Axsom Earns 2022 USAC Sprint Cars ROY Honor
Series News Release - USAC Media
Starting red hot and finishing strong. That’s the playbook Emerson Axsom followed on the road to earning USAC AMSOIL Sprint Car National Championship Rookie of the Year honors in 2022.
The Franklin, Ind. native got off on the right foot back in February with wins in two of his first three starts to open the year at Ocala, Florida’s Bubba Raceway Park. He’d have to wait eight more months to garner win number three when the series ventured west to Arizona’s Cocopah Speedway.
But in the meantime, Axsom and his Clauson Marshall Newman Racing team persevered over the peaks and valleys accustomed to the Rookie experience – a first season that was among the best in the history of the series when all things were said and done.
Axsom’s three wins in 2022 are the second most ever by a USAC National Sprint Car Rookie and his fifth place finish in the standings made him just the second driver to finish inside the top five of the points in the past 18 years as he wheeled the Driven2SaveLives – ZMax Race Products/Spike/Kistler Chevy.
With 15 top-fives and 31 top-tens in 39 starts as well as three fast qualifying awards to his credit, Axsom, who turned 18 in September, became the eighth teenager to win the award. He joined a teenage RoY lineage that also includes Boston Reid (2002), Darren Hagen (2005), Chad Boat (2008), Coleman Gulick (2011), C.J. Leary (2012), Tyler Courtney (2013) and Jadon Rogers (2020).
Axsom got his feet wet the year before with seven series starts coming late in the 2021 season, setting up a Rookie run for 2022. He nearly picked off a win at Lawrenceburg Speedway’s Fall Nationals in 2021, and after his torrid start to 2022, the expectations rose, but Axsom soon hit the expected learning curve where one has to endure the common bumps in the road and figure out a way how to bounce back.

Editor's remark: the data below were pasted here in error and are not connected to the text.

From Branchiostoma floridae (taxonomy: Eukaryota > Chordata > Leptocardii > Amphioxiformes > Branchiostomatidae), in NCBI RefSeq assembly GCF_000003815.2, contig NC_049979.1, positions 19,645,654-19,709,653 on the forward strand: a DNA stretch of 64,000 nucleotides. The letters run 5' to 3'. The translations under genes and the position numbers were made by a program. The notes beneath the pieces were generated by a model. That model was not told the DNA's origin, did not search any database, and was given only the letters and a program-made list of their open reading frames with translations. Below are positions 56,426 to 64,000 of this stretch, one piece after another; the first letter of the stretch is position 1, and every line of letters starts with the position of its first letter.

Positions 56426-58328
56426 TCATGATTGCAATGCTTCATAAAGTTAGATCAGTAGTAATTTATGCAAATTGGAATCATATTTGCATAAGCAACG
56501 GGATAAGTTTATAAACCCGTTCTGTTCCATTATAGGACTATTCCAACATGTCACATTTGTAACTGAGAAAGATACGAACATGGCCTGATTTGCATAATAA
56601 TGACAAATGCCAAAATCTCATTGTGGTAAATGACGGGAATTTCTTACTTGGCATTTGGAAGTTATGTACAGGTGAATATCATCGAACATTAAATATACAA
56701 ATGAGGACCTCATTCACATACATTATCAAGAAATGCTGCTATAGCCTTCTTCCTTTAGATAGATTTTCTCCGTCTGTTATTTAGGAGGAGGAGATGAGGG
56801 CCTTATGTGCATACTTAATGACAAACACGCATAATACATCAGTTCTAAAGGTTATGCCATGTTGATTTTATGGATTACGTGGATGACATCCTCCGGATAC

“Going out and winning those two early races lifted the expectations,” Axsom admitted. “But I knew stuff was coming because I did it two years before in a midget. In my second ever midget race, I ran second and that kind of gave me a false sense of security. After going through that, I knew it was going to be tough. These guys are here for a reason and we’re not just going to kick their teeth in every week. But still, it was difficult, and it does give you a bit of a false sense because you want to believe that it’s that easy, but we all know it’s not.”
Ups and downs are part of the game, Rookie or otherwise. Some nights, you might have a fast car, and everything falls into place. Other nights, the same might not be said. It’s true for every team and every driver who’s ever strapped into a racecar.
Axsom acknowledged the difficulty of a team putting several nights of success together, and that the process of “figuring it out” and rebounding from those “not-so-great” nights is paramount. For how you respond will ultimately set up your path to future success, especially among those new experiences that Axsom partook in along the way.
“A lot of it was the size of the tracks we’re running on, the size of the car and the level of competition compared to what I had previously been racing against,” Axsom explained. “I ran a little bit of sprint car stuff last year, but it was only in Indiana. Plus, the level of competition steps up a notch because now I’m racing against people who are doing this for a living.”
Now, Axsom is among this group as well, and much of his growth coincided under the tutelage of crew chief Adam Wallis and team owner Tim Clauson who were on hand to lend their mechanical knowledge and racing know-how in order to help guide Axsom on his way to a successful campaign.
“My crew chief and I worked really well together last year, but we didn’t really run long enough for something bad to happen,” Axsom said. “Everyone knew I was really a Rookie last year, but I was a Rookie this year too. Last year, I was running my first ever sprint car races. Everyone I’ve talked to said we had a pretty good season this year and we ended up really solid. There were a lot of ups and downs, but I feel like when we had the downs, we figured out what was wrong and rebounded well.”